Farmers are making encouraging progress towards Australia’s Reef 2050 water quality targets according to the recently released Reef Water Quality Report Card 2019, with some stand-out highlights from the Wet Tropics.
The Report Card helps track progress towards the Reef 2050 Water Quality Improvement Plan and includes information on the uptake of agricultural best management practice, catchment indicator load and water quality targets, as well as inshore marine and wetland condition objectives.
The latest report shows that progress is being made across the whole Great Barrier Reef in reducing the runoff of dissolved inorganic nitrogen (DIN) with an overall annual reduction of 4.3%.
There was good news for the Wet Tropics - we were one of the highest achievers with a 7.4% DIN reduction.
The Herbert catchment was the best performing catchment with a DIN reduction of 9.4%.
The Wet Tropics sugarcane industry performed well – achieving one of the largest increases in best management practice uptake with an annual increase of 6.1%.
The DIN load leaving catchments showed a cumulative reduction of 25.3 % up to June 2019. Modelling calculated an average annual reduction of 7.4% (approximately 173 tonnes).
Some of the highlights for sugarcane were:
Nutrients & Soil:
- Good increases in sugarcane land managed under best practice for soil management, mostly due to fallow management.
- Daintree +17.7%
- Mossman +15.5%
- Tully catchment - +16% for area managed under best practice for nutrients.
- Mossman catchment - +15.5% for soil management.
- Murray catchment - +13.7% for area managed under best practice for nutrients, +11.9% for soil management.
- Good increases in land managed under best practice for pesticides, mostly due to avoiding residual pesticides and using banded spraying.
- Mossman +22%
- Daintree +13.2%
- Tully +7.8%
- Johnstone +5.3%.
On average, 65.4% of banana production land in the Wet Tropics was managed using best practice systems.
- 77.9% (10,816 hectares) for nutrients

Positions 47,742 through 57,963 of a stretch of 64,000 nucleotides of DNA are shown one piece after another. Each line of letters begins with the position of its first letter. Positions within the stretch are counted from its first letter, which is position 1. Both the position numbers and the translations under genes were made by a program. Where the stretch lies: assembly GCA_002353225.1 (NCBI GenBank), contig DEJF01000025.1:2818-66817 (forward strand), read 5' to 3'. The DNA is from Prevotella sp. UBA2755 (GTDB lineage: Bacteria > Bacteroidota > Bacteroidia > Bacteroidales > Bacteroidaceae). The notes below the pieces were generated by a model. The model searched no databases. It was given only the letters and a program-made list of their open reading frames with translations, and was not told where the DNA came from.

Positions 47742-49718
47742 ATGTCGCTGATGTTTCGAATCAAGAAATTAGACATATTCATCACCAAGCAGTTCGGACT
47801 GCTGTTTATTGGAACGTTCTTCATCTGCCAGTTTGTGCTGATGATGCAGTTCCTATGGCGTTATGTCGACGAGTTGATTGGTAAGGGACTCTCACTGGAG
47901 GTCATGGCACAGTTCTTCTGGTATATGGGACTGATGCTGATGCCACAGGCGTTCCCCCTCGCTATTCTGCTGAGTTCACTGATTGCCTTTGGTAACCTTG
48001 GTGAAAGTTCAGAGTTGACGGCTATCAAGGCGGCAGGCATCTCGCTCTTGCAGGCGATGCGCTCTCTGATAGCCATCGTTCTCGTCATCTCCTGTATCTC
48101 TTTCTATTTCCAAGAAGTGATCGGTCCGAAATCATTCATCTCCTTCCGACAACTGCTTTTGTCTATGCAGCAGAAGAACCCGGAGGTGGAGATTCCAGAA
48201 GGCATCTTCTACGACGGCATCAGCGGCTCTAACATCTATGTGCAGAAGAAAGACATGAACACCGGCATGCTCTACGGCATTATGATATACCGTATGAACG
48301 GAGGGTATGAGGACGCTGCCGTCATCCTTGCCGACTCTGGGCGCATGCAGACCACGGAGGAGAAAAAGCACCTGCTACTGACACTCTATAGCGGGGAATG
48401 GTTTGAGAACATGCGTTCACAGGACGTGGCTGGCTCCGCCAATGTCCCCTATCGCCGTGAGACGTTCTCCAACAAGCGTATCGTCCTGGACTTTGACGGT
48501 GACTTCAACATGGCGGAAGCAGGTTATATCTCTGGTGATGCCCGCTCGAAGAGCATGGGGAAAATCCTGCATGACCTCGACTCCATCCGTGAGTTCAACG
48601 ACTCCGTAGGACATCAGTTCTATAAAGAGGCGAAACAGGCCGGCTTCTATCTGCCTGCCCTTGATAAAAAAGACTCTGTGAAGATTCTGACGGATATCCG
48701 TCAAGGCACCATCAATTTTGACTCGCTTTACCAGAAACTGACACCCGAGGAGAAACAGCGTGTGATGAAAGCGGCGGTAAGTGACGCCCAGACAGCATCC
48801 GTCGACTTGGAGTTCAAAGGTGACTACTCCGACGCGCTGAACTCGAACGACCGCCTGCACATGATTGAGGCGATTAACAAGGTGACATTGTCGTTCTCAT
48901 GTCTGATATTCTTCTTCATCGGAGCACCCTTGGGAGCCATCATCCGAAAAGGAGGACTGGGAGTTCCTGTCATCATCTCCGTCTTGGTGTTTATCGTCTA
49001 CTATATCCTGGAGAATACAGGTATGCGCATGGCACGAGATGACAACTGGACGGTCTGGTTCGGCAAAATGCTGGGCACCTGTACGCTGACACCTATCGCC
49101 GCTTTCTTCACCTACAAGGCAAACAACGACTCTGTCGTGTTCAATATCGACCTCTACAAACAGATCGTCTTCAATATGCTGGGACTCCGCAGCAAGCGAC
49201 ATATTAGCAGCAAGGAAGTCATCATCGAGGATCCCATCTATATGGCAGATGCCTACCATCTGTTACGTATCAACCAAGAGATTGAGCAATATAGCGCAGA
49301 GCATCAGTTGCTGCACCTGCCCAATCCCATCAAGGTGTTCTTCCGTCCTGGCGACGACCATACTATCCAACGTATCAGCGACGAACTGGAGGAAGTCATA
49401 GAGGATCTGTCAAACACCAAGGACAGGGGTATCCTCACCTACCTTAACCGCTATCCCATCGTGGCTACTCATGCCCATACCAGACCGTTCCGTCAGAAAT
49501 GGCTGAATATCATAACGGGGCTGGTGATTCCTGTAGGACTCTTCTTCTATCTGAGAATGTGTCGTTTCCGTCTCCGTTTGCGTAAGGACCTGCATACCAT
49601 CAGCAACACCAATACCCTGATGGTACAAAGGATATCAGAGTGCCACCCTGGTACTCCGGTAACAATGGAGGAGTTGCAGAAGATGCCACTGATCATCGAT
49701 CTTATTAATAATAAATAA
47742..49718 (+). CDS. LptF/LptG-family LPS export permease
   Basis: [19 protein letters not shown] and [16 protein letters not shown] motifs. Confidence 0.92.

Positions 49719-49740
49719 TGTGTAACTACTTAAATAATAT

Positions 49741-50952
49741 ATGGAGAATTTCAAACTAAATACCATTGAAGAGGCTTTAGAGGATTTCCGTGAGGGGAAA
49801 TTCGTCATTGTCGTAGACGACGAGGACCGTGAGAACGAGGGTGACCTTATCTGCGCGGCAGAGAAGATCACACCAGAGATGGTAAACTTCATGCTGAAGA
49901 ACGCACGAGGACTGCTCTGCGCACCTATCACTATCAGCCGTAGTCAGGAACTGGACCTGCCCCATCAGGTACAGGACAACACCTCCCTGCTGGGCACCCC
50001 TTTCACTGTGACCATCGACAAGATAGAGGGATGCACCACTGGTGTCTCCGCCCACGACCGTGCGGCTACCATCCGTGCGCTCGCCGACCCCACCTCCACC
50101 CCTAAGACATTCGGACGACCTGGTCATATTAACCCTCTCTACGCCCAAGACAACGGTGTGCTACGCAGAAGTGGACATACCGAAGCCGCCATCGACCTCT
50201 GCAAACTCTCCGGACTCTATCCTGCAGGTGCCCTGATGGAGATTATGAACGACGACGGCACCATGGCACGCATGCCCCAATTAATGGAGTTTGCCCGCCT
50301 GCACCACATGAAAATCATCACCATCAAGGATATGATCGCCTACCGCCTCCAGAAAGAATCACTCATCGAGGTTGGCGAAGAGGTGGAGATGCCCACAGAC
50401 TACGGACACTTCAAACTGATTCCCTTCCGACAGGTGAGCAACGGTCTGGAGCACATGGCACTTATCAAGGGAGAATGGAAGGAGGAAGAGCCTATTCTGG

- 62.3% (8,642 hectares) for pesticides
- 56.2% (7,799 hectares) for soil
For more detailed information on the results in the Reef Water Quality Report Card 2019 go to the Reef Plan website.
REEF PROGRAMS IN THE WET TROPICS
Government funded Great Barrier Reef Programs have been delivered across the Wet Tropics region since Reef Rescue in 2008. There continue to be numerous water quality and waterway health programs that are contributing to the latest results including:
|SmartCane BMP||Queensland Government||All|
|Reef Enhanced Extension Program||Queensland Government||All|
|Reef Trust III: Growing a Great Barrier Reef||Australian Government||All|
|Reef Trust IV Repeated Tenders||Australian Government||Cairns, Johnstone, Tully, Murray & Herbert|
|Reef Trust IV: Upper Herbert Gully & Grazing Program||Australian Government||Herbert|
|Reef Compliance Program||Queensland Government||All|
|Cane to Creek||Queensland Government||Mossman, Russell-Mulgrave, Johnstone, Murray & Herbert|
|Wet Tropics Major Integrated Project||Queensland Government||Johnstone, Tully|
|Upper Johnstone Integrated Project||Queensland Government||Johnstone|
REEF REPORT CARDS
The Reef Water Quality Report Card is part of a system of report cards that are reporting on progress being made towards the targets, objectives and long-term outcomes in the Reef 2050 Water Quality Improvement Plan.
They provide information to the community on the success of reef initiatives and help identify where future actions need to be directed to improve water quality.
While the Reef Water Quality Report Card evaluates and reports on ‘progress’ towards targets, the Wet Tropics Waterway Health Report Card outlines the 'condition' of freshwater, estuarine, inshore and offshore marine ecosystems in the region.